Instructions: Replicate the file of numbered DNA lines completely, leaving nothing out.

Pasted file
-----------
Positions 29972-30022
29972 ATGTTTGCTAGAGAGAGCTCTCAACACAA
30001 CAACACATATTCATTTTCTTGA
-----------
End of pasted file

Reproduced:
Positions 29972-30022
29972 ATGTTTGCTAGAGAGAGCTCTCAACACAA
30001 CAACACATATTCATTTTCTTGA